Agaves are spectacular landscape plants that require very little maintenance and are easy to grow. They have succulent leaves that are often large and form a beautiful rosette. Many people also like to grow Agaves in pots because of their striking appearance and low maintenance requirements.
Some species of Agave can have leaves that measure 8 feet in length. Most Agave leaves have spines along their edges and on the tip. Agaves come in a range of colors. These include pale green, blue-grey and there are some species that have striped or variegated leaves.
Agaves are monocarpic. This means that once a rosette has flowered it will die. Luckily though, Agaves are naturally reproductive. This means that they can create new rosettes from the base of the main stem. Some species of Agave also produce rhizomes underground from which new plants will grow.
In addition, there are certain Agave species that produce bulbils. These are tiny bulb-like structures that grow on the inflorescence of the plant.
The name Agave comes from the Greek word “agavos”. This means illustrious. The original inhabitants of western Mexico, the Nahuatl people, used to worship the Agave plant because they thought that it was a representation of the goddess Mayheul’s earthly power of rain, wind, and crops.
Archeologists have discovered human remains dating back at least 10,000 years that showed Agave being used for both fiber and food. Therefore, we can assume that Agave is an ancient plant that has been grown for many thousands of years.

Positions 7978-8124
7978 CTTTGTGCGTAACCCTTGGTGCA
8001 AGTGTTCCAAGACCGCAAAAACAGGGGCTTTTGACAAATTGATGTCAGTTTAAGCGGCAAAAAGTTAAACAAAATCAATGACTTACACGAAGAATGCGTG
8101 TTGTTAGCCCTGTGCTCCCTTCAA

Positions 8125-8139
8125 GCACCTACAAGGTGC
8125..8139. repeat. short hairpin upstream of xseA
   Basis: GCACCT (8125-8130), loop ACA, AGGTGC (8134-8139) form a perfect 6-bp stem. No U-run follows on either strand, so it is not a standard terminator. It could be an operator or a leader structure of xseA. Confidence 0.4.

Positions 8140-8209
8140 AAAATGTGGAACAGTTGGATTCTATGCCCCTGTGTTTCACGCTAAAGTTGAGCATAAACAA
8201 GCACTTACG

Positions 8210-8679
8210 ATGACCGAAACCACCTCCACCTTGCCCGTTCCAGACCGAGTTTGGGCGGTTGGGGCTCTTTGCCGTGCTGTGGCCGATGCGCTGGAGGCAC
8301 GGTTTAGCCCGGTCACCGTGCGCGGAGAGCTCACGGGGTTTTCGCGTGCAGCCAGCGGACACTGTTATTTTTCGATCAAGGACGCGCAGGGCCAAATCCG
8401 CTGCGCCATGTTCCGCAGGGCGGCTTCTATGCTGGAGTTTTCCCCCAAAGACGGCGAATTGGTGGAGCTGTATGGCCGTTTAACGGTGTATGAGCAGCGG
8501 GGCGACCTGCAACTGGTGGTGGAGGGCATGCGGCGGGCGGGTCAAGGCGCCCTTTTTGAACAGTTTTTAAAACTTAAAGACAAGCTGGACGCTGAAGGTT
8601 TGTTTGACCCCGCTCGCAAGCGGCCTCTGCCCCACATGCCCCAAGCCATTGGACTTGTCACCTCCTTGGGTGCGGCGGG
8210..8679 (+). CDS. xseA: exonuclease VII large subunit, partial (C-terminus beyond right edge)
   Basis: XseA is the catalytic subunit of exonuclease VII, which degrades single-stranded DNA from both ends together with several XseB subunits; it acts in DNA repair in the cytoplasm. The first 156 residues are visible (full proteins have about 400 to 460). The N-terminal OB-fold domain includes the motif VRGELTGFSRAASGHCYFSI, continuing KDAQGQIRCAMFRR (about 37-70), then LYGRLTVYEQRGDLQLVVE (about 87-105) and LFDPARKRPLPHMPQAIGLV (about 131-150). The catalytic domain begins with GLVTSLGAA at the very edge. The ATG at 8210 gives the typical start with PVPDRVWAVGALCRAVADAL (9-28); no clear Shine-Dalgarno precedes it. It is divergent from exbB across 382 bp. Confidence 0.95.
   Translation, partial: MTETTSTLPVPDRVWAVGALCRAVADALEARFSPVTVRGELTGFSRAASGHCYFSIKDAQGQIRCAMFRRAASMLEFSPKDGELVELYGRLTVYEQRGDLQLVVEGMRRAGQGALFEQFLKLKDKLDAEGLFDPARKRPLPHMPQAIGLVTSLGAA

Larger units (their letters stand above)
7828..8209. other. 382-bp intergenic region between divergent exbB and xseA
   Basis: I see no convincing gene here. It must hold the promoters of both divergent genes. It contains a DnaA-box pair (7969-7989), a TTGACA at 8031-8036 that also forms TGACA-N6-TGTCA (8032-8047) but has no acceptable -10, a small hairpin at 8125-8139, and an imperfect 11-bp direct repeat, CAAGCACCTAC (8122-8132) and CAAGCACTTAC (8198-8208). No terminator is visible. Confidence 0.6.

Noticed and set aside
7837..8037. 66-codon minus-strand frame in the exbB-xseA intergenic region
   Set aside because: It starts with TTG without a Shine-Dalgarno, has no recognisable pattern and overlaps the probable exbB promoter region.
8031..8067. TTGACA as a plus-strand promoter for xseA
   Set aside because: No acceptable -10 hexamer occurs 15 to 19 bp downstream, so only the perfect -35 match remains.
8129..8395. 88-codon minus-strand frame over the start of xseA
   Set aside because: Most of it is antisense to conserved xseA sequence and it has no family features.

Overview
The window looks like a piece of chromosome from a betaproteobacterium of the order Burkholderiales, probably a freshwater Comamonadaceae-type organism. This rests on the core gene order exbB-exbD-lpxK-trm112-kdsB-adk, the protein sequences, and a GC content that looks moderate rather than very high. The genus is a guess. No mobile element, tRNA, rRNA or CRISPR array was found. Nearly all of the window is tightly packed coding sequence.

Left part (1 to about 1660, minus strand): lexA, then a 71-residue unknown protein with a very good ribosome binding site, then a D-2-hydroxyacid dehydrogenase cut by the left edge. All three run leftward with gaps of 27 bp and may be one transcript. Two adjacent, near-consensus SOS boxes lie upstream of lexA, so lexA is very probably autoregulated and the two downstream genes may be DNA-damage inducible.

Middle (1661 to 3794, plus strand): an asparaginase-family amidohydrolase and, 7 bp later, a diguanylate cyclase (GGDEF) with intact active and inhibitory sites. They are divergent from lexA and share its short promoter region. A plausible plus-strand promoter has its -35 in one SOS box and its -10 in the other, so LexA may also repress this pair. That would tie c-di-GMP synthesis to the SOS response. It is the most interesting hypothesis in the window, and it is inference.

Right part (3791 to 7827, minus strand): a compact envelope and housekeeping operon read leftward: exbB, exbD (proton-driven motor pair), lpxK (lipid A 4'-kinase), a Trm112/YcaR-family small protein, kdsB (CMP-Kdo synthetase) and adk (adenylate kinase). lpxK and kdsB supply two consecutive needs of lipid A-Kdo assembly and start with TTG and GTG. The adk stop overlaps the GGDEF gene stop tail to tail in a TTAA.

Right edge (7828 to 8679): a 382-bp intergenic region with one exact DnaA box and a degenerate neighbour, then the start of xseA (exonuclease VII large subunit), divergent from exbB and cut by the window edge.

Agave Plant Facts
|Common names||Agave, century plant, American aloe|
|Family||Asparagaceae (formerly Agavaceae)|
|Height||From 1 to 20 feet depending on species|
|Width||From 1 to 10 feet depending on species|
|USDA Plant Hardiness Zone||8 to 10|
|Origin||Hot, arid regions of America, South America, Mexico & the Caribbean|
|Flower colors||Pale green, white, red & yellow|
|Blooming season||Most Agaves only bloom once in their lifetime|
|Plant/Flower special features||The nectar from the Agave stem is used to make a syrupy sweetener. The species Agave tequilana is also used for making tequila.|
Is Agave a Cactus?
Agave plant is a type of succulent with long leaves but it is not cacti.
How to Plant and Grow Agave
Agave plants can be grown both in the ground and in pots. It requires very little maintenance and adds a striking appearance to any landscape. Because Agave produces a long taproot, the plant doesn’t like to be moved once it’s established.
When growing in a pot, make sure that you select one that is large enough to accommodate the growth of the plant. You should select a pot that is around twice the depth and width of the rootball.
How to Propagate Agave
Because Agaves are monocarpic, each rosette will die after it produces a flower. However, this can take around 20 to 30 years. For this reason, it’s important to propagate new plants from the offsets or suckers that can be detached from the base of the plant.
Agaves are very easy to propagate. All you have to do is separate the “pups” from a mature plant and pot them up. These pups normally form at the base of the plant and most of these will already have roots. Therefore, you can plant them into a container filled with a free-draining potting mix and watch them grow.